This year’s event touted over 450 participants descending on Cape Cod for an action-packed weekend hosted by Boston based fly reel manufacturing company Cheeky Fishing. While many participants are there to duke it out for the title, others attend simply for the good times, great people, and of course, the party!
This year’s Cheeky Schoolie Tournament began on Friday night with the Costa Del Mar Kick Off Party. Food, music, and beverages were enjoyed by all, and some pretty epic prizes were handed out as well. Sunburned faces were prevalent, as many participants had spent the days leading up to the event pre-fishing.
Abbie Schuster, Cheeky Ambassador, and owner of Kismet Outfitters hosted the 3rd Annual Women’s Only Schoolie Tournament Meetup before the kickoff party. Close to 30 women attended and partook in casting lessons, knot tying, and tournament strategy discussion.
6:00 AM the next morning came quickly. The sun rose over the West Dennis Beach parking lot as Cheeky CEO Ted Upton summited the tourney truck to begin the Captain’s Meeting. A brief discussion of scoring and rules ensued, and the horn was sounded. With that, hundreds of cars rolled out of the parking lot and the 8th annual Cheeky Schoolie Tournament was underway.
For anyone following the tournament’s official hashtag, #CheekySchoolieTourney, it became clear early in the day that the bite was hot. Blues skies and warm temps didn’t hurt either. When all was said and done, 9,531 inches of striped bass were caught and released during the one-day competition.
By 2:30 pm the scores were in and participants were gathered at Swan River Restaurant for the awards ceremony, enjoying cold ones provided by Oskar Blues Brewery.
Team Jones took the title with 105.0”, followed closely by Team Deceiver in second place with 103.5” and Team Salty Beards with 103.0”. The big fish of the day checked in at 32.75”, caught by Team All Washed Up. A full leaderboard can be found by clicking here. After the podium finishers received their prizes, over $20,000 in gear was raffled off to the participants, including a particularly impressive mountain of Yeti Coolers.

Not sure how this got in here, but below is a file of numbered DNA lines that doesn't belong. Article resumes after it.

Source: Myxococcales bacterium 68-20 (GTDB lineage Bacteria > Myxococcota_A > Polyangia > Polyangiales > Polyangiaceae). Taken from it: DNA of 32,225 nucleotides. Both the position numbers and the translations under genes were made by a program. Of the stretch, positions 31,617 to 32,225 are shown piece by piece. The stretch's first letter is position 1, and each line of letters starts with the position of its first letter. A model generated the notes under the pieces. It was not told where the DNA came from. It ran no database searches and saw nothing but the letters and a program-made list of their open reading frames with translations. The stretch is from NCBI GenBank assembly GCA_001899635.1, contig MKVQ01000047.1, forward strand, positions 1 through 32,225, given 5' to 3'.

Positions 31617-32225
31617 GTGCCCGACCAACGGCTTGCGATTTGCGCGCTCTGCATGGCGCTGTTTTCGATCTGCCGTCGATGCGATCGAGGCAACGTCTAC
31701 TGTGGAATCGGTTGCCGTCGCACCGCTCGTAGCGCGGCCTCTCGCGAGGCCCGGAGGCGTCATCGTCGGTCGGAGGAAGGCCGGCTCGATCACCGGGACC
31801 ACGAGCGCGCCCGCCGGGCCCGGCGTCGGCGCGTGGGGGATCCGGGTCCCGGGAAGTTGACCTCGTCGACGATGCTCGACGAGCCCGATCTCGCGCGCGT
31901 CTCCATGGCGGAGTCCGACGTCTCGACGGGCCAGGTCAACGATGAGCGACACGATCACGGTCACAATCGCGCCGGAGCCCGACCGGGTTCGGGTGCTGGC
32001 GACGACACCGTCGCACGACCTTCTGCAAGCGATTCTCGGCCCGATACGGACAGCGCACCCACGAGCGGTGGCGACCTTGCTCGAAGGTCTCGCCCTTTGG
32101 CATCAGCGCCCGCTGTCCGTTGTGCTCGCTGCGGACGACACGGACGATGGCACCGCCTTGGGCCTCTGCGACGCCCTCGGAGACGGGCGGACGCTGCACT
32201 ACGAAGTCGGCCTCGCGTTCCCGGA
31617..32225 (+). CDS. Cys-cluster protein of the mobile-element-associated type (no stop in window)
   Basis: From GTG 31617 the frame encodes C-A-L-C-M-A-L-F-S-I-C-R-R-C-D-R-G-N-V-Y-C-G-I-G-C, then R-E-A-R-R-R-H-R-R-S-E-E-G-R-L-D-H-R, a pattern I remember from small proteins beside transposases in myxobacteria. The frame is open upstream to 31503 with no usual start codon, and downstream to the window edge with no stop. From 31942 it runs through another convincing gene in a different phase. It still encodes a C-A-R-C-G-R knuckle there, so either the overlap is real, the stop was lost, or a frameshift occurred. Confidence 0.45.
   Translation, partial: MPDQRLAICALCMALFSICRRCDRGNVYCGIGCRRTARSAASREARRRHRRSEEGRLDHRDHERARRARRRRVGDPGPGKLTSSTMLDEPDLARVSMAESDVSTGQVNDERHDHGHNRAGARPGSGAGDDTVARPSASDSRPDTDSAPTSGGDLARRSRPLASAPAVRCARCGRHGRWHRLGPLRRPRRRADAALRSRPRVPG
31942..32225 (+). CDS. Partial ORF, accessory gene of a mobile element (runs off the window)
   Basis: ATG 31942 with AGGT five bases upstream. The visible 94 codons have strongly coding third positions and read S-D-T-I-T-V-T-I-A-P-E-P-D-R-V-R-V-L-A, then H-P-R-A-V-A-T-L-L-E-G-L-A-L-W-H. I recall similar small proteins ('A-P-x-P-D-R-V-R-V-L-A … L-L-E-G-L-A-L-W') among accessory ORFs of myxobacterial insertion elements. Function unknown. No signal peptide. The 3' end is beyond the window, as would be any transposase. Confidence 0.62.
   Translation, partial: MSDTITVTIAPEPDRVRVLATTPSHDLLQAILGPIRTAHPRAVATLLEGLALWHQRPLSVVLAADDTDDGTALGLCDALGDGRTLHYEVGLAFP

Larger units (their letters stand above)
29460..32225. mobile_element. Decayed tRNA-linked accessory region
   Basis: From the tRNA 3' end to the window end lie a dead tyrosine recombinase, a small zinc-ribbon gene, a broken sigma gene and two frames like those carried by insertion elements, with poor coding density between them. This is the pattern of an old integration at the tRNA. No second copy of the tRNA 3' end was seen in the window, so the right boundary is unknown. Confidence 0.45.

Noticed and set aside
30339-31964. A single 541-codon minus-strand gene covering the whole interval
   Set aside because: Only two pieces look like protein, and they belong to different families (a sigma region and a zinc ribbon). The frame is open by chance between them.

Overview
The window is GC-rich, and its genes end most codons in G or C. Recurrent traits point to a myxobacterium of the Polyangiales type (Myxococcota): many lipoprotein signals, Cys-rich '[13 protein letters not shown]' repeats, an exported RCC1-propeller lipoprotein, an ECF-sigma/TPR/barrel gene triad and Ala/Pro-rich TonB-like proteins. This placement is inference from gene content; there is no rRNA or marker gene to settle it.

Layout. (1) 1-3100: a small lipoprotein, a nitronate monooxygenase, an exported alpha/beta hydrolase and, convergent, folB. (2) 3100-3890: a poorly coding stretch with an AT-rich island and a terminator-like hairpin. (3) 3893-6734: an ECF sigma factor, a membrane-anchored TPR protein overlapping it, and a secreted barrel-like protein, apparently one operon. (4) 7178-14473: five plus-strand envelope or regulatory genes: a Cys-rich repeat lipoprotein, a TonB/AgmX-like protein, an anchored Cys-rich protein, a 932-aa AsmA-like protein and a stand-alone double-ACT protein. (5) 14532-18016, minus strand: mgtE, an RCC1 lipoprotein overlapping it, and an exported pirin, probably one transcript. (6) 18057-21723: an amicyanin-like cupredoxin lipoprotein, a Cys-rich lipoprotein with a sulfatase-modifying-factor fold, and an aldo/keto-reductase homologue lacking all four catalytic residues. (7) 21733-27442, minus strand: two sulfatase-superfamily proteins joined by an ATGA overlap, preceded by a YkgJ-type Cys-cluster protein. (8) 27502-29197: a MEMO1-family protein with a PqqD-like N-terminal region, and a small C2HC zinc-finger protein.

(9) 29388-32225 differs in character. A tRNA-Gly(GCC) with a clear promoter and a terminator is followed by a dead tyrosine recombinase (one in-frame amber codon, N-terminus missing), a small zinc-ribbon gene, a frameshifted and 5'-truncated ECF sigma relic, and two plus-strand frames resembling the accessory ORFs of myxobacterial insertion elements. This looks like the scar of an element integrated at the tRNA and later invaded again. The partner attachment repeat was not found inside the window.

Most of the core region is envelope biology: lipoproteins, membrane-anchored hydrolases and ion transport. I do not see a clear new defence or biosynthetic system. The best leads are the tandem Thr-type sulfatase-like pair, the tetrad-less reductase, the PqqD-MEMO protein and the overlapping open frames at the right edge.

While the prizes were impressive, there’s no doubt the most memorable moment of the tournament was the presentation of a $10,000 donation check to Stripers Forever, the tournament’s nonprofit striped bass conservation partner. The donation was made possible by all participants in attendance, as well as the generosity of the event’s sponsors. Representatives from the American Fly Fishing Trade Association, Sight Line Provisions, Patagonia, and Cheeky Fishing were all on hand to present the check.
The 2019 Cheeky Schoolie Tournament was made possible by all its participants as well as its fantastic sponsors. At the end of the day, giving back to the precious striped bass resource we all cherish is what it’s all about. Congratulations to all involved, and we’ll see you in 2020!
ABOUT: The 8th annual Cheeky Schoolie Tournament is a low barrier to entry, grass roots style event designed to encourage the interest and growth of saltwater fly fishing and to welcome our hard working schoolie stripers to their summer vacation home on Cape Cod, MA. The 2019 Tournament marked the 8th year for the annual event, which has become the largest fly fishing tournament in the world.